President Alger: "JMU is home"

President Alger holds streamer that says JMU is Home

Opening Staff Address
Wilson Hall Auditorium
August 16, 2013

I think you all know that I'm now starting my second year at JMU with all of you. I want to emphasize that we do want you to work hard, but we also want you to have fun here. That's part of the magic at JMU. There was an event not too long ago where people had the opportunity to write three words on a streamer that described their JMU experience. After a year here, I wanted to share this as one of my sentiments: "JMU is home." And that's how we want it to feel for all of you—like home.Good morning, everyone. We are thrilled to have all of you here. I hope you're ready because the academic year is quickly approaching. I hope you got a sense from the video we just watched of some of the things that you all know are true about this university—particularly the sense of community and family here at James Madison University. We care about each other and we try to help everyone succeed at JMU. I think the video really captured the personal side of the university as well as the educational process.

I've discovered more and more this past year, both through the listening tour and my own travels, about the growing national and international reputation of James Madison University. We have an increasing presence around the country and around the world. We made trips this summer to three of our study abroad programs in Spain, Italy and London. We had the opportunity to see JMU in action overseas and the impact our Study Abroad programs have on our students. We also visited one of our programs in Los Angeles where some of our students are studying film and media. We had a chance to witness what tremendous opportunities we provide all around the country and the world. I know all of you are a part of creating that educational environment both on campus and off campus for our students.

This is an institution that is about changing lives, as I think all of you know. Now that I am reflecting on the listening tour from this past year, we have to continue deciding where to go from here as a university. Why Madison? What makes this a special place to learn, to live and to work? We turned a page after this year as we started to get more and more tremendous answers from everybody to that question. We now have a lot of those answers, but it doesn't mean we're going to stop listening.

I can tell you that the No. 1 theme on the listening tours that came through loud and clear, both on campus and off campus, was the importance of personal relationships. Over and over again people talked about the personal touch, the spirit of teamwork and collaboration. Students talked about faculty and staff members who'd made a difference in their lives. Years later they remember and are thankful for all of your work. People and relationships are hallmarks here at JMU. Another theme that I heard repeatedly from alumni was the genuine hospitality here on campus. Students learn better in an environment where they feel valued, respected and known. That spirit of hospitality—that "opening doors" policy I know all of you are a part of--is really an important part of who we are, and it doesn't exist at every other university. I've been to a lot of other campuses where if you say hello to somebody on the sidewalk whom you've never met, they look for their wallet and wonder, "what do they want?" That is not the case here at JMU.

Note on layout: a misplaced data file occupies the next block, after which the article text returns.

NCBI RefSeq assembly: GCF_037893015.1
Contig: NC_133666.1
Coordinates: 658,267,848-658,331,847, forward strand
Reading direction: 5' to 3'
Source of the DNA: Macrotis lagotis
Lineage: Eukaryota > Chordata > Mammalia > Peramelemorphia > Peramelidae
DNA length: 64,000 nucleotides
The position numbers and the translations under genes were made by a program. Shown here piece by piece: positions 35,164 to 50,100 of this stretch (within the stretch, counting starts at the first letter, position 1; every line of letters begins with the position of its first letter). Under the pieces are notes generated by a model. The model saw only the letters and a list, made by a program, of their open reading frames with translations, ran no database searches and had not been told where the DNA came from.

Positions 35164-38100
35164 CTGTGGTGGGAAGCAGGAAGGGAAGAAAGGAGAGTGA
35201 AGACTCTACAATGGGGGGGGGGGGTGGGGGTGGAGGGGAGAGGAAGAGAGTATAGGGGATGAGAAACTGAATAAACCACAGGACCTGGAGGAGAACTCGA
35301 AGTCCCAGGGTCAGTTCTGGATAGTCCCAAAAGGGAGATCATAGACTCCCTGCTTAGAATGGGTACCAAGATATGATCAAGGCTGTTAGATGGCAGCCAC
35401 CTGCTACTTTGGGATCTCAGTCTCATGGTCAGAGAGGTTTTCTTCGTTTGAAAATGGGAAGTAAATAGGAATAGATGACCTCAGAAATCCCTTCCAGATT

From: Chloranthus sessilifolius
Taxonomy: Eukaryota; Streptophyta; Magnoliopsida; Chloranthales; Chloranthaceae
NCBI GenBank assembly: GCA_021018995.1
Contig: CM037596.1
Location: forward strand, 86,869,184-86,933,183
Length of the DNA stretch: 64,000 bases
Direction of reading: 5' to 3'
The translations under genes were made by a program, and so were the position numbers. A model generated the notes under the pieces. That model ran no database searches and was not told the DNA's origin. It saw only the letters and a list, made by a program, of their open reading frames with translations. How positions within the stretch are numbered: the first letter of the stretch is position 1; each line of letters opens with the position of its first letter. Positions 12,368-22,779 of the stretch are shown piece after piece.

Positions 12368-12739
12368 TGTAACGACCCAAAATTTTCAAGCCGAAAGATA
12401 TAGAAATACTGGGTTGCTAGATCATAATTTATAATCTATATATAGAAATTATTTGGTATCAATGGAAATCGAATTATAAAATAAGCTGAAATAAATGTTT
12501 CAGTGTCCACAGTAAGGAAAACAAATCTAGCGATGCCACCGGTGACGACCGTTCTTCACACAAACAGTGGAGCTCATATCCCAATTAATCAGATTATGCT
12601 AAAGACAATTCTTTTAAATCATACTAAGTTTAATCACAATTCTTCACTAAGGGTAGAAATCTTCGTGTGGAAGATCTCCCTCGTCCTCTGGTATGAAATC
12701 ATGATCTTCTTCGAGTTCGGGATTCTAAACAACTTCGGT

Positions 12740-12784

One of the times I was most impressed with your hospitality was during Madison Week in March. It was a tremendous team effort across the entire university. We had a lot of events, and many of you participated and prepared for those events across the university and in the community. We heard from guests from all around the country about how impressed they were with all of you and the effort you put in.

The listening tour has helped to set us up for this year as well as the next big stage of our planning—the strategic planning process that is going to take us forward from 2014 to 2020. Many of you know that the Madison Future Commission has been hard at work to help us think about all different aspects of life at the university and how we can plan for these next six years and beyond. The Madison Future Commission is helping us build on the momentum we have and to dream big for our future. They've been incredibly enthusiastic. They have had a lot of great ideas and they'll be bringing their report to the Board of Visitors this fall. We hope and expect that the plan will be adopted and that it will be in place for 2014 to 2020 and beyond. The listening tour feedback has been shared with the Madison Future Commission so that all of the great ideas you've submitted during the year are being shared with that group and helping us with our planning. I hope you'll see evidence of that as we go forward. It is an exciting time.